Every year it seems your property taxes go up. And there’s nothing you can do about it.
Wrong. Every property owner or even a tenant can file a property tax appeal.
In the beginning of the year, you will receive a postcard telling you what your new assessment will be (this postcard is sent to the registered property owner so a tenant will have to ask for a copy). If you have done any renovation, you may also receive a postcard for an Added Assessment in the fall.
Sample of annual assessment “postcard”
The assessment is the basis for your tax bill. You must usually file a tax appeal by April 1 (or December 1 for Added Assessment).
The filing deadline cannot be missed. There is no exception. You can file an appeal the next year but for the current year, it’s too late.
Filing a tax appeal petition with the County Tax Board is easy and you do not need a lawyer (unless your property is owned by a business or other than a sole proprietor). For a residence, you will have to provide 3 to 5 comparable sales to the municipality and County Tax Board at least 7 days before the scheduled hearing date.
This is the tricky part: using these comparable sales, determine what your house would have sold for on October 1 of the year before you filed the tax appeal.
Let’s say in the example with the postcard above, other similar houses were selling for $650,000, $700,000 and $725,000 -all between Oct 1, 2018 and Oct 1, 2019. The one that sold for $700,000 is almost identical in size, age, quality, location and other factors. So let’s say that if we sold this house on Oct 1, 2019, it would have sold for $700,000.
So we divide the assessment ($782,900) by the estimated market value ($700,000). This give us a ratio of 111.84%. Every town gets a new “Chapter 123” ratio every year. For Fort Lee in 2020, the Chapter 123 ratio is 90.20%. If the ratio we got by dividing the assessment by the estimated market value is within 15% of the Chapter 123 ratio, we lose the appeal and everything stays the same. In this case the ratio (111.84%) is more than 15% above the Chapter 123 ratio (in this case 103.73% -but 100% is the maximum) so we would win the tax appeal and the estimated market value ($700,000) multiplied by the ratio (90.20%) giving us a new assessment of $631,400. Assuming the tax rate is 2.353%, we would get a refund or credit of $3,564.80 in 2020. Unless there is a revaluation or some other reason why the assessment would change in the next two years, the reduction in assessment would be frozen for the next two years.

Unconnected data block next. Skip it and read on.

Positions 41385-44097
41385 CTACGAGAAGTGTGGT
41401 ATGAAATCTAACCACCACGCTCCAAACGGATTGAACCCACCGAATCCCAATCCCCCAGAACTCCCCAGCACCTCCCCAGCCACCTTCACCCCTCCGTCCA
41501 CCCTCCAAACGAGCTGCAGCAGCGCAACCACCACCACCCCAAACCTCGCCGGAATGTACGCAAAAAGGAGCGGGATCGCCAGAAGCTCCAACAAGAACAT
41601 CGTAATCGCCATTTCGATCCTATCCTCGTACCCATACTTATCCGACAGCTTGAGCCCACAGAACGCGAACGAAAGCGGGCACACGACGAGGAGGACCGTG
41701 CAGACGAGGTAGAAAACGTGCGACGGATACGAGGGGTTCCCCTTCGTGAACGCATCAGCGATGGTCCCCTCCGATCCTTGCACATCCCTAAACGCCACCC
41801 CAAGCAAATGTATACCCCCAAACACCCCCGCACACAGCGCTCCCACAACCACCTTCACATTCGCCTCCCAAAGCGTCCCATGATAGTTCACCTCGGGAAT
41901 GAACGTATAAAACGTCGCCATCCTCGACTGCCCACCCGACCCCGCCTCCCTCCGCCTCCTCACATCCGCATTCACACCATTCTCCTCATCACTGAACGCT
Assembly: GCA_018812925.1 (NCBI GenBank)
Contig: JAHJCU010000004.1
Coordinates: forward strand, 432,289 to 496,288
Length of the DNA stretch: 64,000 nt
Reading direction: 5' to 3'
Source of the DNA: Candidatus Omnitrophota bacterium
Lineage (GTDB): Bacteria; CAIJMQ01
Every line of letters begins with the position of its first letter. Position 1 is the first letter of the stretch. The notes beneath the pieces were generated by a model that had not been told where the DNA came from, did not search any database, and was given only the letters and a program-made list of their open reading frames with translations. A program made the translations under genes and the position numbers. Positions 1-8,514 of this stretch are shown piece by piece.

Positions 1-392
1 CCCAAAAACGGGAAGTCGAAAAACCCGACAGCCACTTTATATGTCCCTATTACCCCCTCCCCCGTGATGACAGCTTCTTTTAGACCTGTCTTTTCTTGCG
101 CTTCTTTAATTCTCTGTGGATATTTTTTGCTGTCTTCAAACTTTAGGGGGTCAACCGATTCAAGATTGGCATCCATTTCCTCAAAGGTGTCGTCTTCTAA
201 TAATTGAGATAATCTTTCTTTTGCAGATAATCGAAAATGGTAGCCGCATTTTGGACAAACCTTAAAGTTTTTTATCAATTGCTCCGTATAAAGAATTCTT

If however the ratio is less than 15% below the Chapter 123 ratio (in this case 76.67%), then the assessment will be increased. For example if the comparable sales instead showed that the property would have sold for $1,025,000, the ratio would be 76.38%. This is less than 76.67% so in this example the new assessment would be $1,000,000 multiplied by 90.20% or $902,000 -which would result in an annual increase of $2,802.
With a commercial property, the appeal is typically heard at Tax Court and not the County Tax Board. The procedures are more formal and income approach is the typical way to find value. Often an appraisal report will have to be commissioned. For tax appeal purposes, only an appraisal report prepared by a certified appraiser is accepted and bank financing appraisals are not considered good evidence. Due to the complexity of the appeal process, it would be advisable for even sole proprietors to hire an attorney familiar with property tax appeal process.
Typically an attorney will handle your tax appeals on a contingent fee basis. This firm will charge 1/3 of any savings plus any fees such as filing fee and appraisal fee. A typical residential tax appeal before the County Tax Board would be settled through negotiations so the fees would usually be limited to the appeal filing fee which is less than $150. Most commercial tax appeals are also settled through negotiations but sometimes the municipality would ask for an appraisal before they settle the appeal. A commercial tax appeal appraisal will cost around $4,000 to much more for complex appeals -especially if there are environmental issues.
Please keep in mind that while property tax appeals are relatively straight-forward, not all attorneys are familiar with the practice. If you wish to hire an attorney to handle your tax appeal, you may get a more favorable result if you retain an attorney who is both experienced in tax appeal and has relationships within the tax appeal community -particularly your municipality’s Assessor.
If you are interest in hiring this firm to handle your tax appeal, please keep in mind that we represent many municipalities as their Tax Appeal Attorney and one of the member of this firm is the Assessor in Bergenfield and Guttenberg so we cannot represent you in these towns.